Waiting at our seats was a packaged fleece blanket. The headphones are my own, there was no IFE on this particular aircraft although there was WiFi:
American Airlines Domestic First Class is essentially the same as what you might expect in European Longhaul Premium Economy. As we had bulkhead seats we had a little more legroom, but the rows behind us looked perfectly comfortable with plenty of room.
The seat looked a little old and tired, but was clean and functional. For a 45 min flight who cares!
There was plenty of space in the overhead bins for our hand luggage, thanks to the 2-2 layout.
Due to traffic, we were a little late taking off and didn’t get in the air until about 2pm. Take-off from Las Vegas McCarran is great given its proximity to The Strip so you get great views:
As this is such as short flight, there is no meal service. Instead AA offer a drinks and snack service in First, with one dedicated flight attendant.
We opted for cokes – which were served in proper glasses.
As we were in 1D and 1F we were second to be served. Those towards the back of the First cabin had to wait about 15mins to have their orders taken and drinks arrive as there was only one flight attendant – a big deal on a 45min flight!
After finishing the drinks service, the flight attendant passed through the cabin with a basket of pre-packaged snacks for you to select from. I had some interesting coconut cookie type things – which were very nice. We were even encouraged to take seconds if we wanted.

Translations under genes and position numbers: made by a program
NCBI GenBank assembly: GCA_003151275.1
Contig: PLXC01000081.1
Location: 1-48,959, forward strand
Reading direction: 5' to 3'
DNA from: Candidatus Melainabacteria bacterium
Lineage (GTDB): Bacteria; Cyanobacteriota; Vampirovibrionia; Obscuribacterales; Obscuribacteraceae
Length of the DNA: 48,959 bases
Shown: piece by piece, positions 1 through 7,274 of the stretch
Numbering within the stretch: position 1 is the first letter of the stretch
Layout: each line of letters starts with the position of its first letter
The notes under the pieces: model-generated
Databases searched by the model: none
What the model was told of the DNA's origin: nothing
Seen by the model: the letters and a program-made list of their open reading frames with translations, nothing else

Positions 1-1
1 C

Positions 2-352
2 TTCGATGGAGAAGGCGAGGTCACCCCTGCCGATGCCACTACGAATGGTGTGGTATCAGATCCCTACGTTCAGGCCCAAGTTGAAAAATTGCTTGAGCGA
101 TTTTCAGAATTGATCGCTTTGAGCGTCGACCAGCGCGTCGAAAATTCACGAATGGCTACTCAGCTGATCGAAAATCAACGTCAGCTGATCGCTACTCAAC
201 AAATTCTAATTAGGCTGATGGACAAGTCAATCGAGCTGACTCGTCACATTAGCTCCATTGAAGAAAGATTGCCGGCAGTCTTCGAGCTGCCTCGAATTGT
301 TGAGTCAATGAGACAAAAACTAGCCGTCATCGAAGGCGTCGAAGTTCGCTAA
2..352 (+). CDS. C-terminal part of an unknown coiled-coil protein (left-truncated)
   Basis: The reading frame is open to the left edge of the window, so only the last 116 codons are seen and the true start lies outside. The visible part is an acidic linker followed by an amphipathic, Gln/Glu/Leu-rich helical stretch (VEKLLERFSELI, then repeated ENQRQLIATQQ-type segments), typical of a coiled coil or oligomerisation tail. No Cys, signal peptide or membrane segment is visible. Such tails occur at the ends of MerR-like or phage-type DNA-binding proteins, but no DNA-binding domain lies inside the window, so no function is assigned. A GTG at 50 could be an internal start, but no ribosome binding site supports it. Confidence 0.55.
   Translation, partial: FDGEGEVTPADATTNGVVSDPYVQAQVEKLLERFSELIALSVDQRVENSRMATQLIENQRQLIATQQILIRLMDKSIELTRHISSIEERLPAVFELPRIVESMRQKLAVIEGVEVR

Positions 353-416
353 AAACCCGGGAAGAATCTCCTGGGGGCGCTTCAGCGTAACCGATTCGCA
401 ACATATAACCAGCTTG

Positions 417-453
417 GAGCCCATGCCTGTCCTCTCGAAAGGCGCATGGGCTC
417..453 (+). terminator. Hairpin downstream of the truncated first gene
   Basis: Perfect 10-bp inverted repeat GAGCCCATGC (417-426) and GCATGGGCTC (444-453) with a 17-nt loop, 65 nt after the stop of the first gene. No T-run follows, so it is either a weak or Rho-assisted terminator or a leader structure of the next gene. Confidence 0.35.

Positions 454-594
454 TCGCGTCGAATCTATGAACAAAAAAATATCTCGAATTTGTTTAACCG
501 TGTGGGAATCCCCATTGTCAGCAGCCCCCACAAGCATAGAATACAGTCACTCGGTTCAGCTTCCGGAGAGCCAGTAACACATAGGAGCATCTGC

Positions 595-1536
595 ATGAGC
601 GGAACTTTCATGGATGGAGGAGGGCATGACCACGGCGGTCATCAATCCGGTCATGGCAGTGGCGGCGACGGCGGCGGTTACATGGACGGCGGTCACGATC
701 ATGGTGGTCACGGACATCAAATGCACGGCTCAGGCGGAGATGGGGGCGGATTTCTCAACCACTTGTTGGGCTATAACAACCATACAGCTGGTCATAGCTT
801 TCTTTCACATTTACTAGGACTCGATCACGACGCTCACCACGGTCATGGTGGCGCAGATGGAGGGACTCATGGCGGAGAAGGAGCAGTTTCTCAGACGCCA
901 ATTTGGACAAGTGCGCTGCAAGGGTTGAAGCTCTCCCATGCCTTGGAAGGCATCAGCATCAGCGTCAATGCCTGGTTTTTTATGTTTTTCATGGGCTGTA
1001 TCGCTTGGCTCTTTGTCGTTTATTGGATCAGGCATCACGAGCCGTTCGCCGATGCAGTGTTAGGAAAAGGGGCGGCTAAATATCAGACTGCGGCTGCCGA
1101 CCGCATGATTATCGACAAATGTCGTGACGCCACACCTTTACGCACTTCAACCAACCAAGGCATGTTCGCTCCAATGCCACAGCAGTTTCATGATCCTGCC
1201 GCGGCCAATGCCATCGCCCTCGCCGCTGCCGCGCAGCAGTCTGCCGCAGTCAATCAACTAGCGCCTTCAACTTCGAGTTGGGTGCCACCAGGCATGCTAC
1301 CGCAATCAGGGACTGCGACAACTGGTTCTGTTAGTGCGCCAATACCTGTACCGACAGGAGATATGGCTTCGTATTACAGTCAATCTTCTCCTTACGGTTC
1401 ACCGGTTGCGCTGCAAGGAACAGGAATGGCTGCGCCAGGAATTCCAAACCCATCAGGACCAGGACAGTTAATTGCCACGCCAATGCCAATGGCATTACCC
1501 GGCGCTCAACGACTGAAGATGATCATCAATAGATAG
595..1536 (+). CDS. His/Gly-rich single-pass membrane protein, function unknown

No sooner had we taken off, we were finishing our flight over the mountains and were travelling over the sprawling concrete jungle that is Los Angeles.
We landed at LAX on runway 24R. This meant we had about a 15min taxi across to the otherside of the airport to Terminal 6.
Disembarking was extremely quick as we were in the front row – straight through to baggage reclaim where our bags appeared about 10 minutes later – thanks to their “priority” tags there were practically first off.
Overall, I believe flying to Los Angeles from Las Vegas was a much less stressful option than the 5 hour drive. The fact that First Class when travelling with baggage actually worked out cheaper than Economy is a real plus, and when comparing car hire with one-way fees and fuel, you’re not too far off what I would have spent anyway.
The Club at Las Vegas is an alright lounge for a short stay – although I wouldn’t look forward to a long layover here. If I was delayed I’d probably head to the Centurion Lounge and pay the $50.
I also earned 60 Tier Points and 354 Avios! (Although from 12th November, for travel after 12th January, you will only earn 40 Tier Points as American is reclassifying First Class booking classes on 2 class aircraft to Business rather than First).